Science Spots New Cause of Chronic Pain
Healthy nerves, not damaged ones, may be to blame
WEDNESDAY, Jan. 25, 2006 (HealthDay News) -- In a finding that could alter pain treatment, British scientists have found that undamaged nerve fibers, not injured ones, cause ongoing spontaneous pain.
The unexpected finding that may help in the development of new treatments for back problems and other conditions that involve chronic pain. Previous research into chronic pain focused on nerve fibers damaged due to injury or illness, and largely overlooked intact nerve fibers.
"The cause of this ongoing pain and why it arises spontaneously was not understood before," Sally Lawson, of the University of Bristol, said in a prepared statement. "Now that we know the type of nerve fibers involved, and especially that it is the undamaged nerve fibers that cause this pain, we can examine them to find out what causes them to continually send impulses to the brain. This should help in the search for new analgesics that are effective for controlling ongoing pain."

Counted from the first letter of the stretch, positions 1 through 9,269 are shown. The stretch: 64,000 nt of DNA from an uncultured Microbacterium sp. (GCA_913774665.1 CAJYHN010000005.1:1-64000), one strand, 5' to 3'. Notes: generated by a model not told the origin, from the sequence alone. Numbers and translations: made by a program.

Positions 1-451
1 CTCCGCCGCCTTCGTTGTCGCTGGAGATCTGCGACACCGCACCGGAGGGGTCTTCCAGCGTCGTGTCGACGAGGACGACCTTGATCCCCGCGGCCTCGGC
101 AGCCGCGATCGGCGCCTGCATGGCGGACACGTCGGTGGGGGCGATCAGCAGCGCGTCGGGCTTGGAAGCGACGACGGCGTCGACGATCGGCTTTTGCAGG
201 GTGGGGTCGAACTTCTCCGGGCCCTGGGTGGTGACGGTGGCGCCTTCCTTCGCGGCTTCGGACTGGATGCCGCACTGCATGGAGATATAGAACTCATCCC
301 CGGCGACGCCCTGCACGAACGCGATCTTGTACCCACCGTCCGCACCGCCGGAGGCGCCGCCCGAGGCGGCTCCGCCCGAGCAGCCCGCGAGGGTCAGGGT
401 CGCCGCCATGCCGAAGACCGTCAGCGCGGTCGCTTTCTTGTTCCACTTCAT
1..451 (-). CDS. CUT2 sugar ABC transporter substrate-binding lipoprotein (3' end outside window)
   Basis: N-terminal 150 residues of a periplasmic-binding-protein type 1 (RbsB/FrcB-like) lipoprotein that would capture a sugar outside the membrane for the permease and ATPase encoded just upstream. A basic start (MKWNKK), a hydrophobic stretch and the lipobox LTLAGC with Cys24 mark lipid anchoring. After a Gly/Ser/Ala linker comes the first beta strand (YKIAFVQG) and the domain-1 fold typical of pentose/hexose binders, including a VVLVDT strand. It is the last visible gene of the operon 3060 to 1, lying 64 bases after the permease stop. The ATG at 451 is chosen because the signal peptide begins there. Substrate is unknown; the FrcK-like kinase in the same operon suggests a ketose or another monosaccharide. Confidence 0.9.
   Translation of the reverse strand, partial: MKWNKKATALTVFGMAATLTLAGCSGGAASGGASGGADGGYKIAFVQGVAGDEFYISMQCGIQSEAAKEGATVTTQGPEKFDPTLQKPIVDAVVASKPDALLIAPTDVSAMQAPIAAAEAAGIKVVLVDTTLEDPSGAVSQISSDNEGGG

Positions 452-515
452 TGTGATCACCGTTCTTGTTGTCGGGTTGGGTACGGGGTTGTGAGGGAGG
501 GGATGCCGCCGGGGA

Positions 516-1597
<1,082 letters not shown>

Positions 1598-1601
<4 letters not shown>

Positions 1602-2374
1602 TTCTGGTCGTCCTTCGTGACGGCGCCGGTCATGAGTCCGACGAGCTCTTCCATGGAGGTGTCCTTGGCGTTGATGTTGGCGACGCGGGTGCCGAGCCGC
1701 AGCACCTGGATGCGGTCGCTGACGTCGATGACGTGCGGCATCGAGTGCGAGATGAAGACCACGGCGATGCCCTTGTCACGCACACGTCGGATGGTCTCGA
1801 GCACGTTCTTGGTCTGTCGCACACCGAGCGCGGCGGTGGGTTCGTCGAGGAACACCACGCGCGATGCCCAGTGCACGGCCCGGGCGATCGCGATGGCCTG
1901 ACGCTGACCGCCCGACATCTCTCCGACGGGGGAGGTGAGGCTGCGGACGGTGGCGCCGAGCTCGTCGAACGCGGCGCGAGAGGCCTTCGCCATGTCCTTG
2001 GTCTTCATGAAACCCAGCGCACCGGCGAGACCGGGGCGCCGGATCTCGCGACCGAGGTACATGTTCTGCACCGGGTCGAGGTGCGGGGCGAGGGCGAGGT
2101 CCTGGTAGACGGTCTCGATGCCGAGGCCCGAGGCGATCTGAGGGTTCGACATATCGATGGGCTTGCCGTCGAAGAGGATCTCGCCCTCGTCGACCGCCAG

The findings appear in the current issue of the Journal of Neuroscience.
Lawson and her colleagues identified nerve cells called nociceptors (damage detectors) that, when activated by disease or injury, send out electrical impulses that are sent to the brain. The faster these undamaged nociceptors fire electrical impulses, the stronger the ongoing pain.
The firing of these nociceptors seems to be caused by inflammation within the nerves or tissues, caused by dying or degeneration of the injured nerve fibers within the same nerve, the researchers said.
The American Academy of Family Physicians has more about chronic pain.